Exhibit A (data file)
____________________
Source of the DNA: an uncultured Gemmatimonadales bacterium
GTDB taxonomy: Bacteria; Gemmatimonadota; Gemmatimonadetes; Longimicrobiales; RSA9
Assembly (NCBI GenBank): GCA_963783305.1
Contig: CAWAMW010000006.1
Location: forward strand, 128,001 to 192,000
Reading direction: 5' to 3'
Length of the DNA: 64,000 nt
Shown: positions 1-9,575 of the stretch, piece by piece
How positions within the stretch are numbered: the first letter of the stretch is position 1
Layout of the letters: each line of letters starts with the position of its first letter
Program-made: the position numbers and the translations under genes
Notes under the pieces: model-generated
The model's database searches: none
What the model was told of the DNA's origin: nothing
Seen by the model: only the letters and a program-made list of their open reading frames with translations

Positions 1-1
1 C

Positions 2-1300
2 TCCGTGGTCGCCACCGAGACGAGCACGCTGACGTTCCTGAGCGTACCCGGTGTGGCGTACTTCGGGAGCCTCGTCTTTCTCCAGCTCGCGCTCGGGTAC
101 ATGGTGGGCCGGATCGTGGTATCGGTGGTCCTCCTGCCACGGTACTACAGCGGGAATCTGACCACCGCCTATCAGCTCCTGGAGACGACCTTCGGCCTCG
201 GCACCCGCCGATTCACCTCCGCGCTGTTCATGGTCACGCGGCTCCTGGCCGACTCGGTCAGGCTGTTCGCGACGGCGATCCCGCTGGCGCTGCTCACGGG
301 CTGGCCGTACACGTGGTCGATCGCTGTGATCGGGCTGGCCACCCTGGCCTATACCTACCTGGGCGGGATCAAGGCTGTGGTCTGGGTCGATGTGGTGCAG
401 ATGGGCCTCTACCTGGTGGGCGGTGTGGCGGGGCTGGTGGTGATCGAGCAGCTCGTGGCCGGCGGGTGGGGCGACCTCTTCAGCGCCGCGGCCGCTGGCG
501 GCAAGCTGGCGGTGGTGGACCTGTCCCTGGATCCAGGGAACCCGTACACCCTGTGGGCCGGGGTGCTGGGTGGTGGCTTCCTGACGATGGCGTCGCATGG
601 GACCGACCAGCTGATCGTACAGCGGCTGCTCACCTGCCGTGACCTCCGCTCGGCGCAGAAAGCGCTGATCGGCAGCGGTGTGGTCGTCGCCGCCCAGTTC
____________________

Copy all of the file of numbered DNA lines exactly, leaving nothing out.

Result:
Source of the DNA: an uncultured Gemmatimonadales bacterium
GTDB taxonomy: Bacteria; Gemmatimonadota; Gemmatimonadetes; Longimicrobiales; RSA9
Assembly (NCBI GenBank): GCA_963783305.1
Contig: CAWAMW010000006.1
Location: forward strand, 128,001 to 192,000
Reading direction: 5' to 3'
Length of the DNA: 64,000 nt
Shown: positions 1-9,575 of the stretch, piece by piece
How positions within the stretch are numbered: the first letter of the stretch is position 1
Layout of the letters: each line of letters starts with the position of its first letter
Program-made: the position numbers and the translations under genes
Notes under the pieces: model-generated
The model's database searches: none
What the model was told of the DNA's origin: nothing
Seen by the model: only the letters and a program-made list of their open reading frames with translations

Positions 1-1
1 C

Positions 2-1300
2 TCCGTGGTCGCCACCGAGACGAGCACGCTGACGTTCCTGAGCGTACCCGGTGTGGCGTACTTCGGGAGCCTCGTCTTTCTCCAGCTCGCGCTCGGGTAC
101 ATGGTGGGCCGGATCGTGGTATCGGTGGTCCTCCTGCCACGGTACTACAGCGGGAATCTGACCACCGCCTATCAGCTCCTGGAGACGACCTTCGGCCTCG
201 GCACCCGCCGATTCACCTCCGCGCTGTTCATGGTCACGCGGCTCCTGGCCGACTCGGTCAGGCTGTTCGCGACGGCGATCCCGCTGGCGCTGCTCACGGG
301 CTGGCCGTACACGTGGTCGATCGCTGTGATCGGGCTGGCCACCCTGGCCTATACCTACCTGGGCGGGATCAAGGCTGTGGTCTGGGTCGATGTGGTGCAG
401 ATGGGCCTCTACCTGGTGGGCGGTGTGGCGGGGCTGGTGGTGATCGAGCAGCTCGTGGCCGGCGGGTGGGGCGACCTCTTCAGCGCCGCGGCCGCTGGCG
501 GCAAGCTGGCGGTGGTGGACCTGTCCCTGGATCCAGGGAACCCGTACACCCTGTGGGCCGGGGTGCTGGGTGGTGGCTTCCTGACGATGGCGTCGCATGG
601 GACCGACCAGCTGATCGTACAGCGGCTGCTCACCTGCCGTGACCTCCGCTCGGCGCAGAAAGCGCTGATCGGCAGCGGTGTGGTCGTCGCCGCCCAGTTC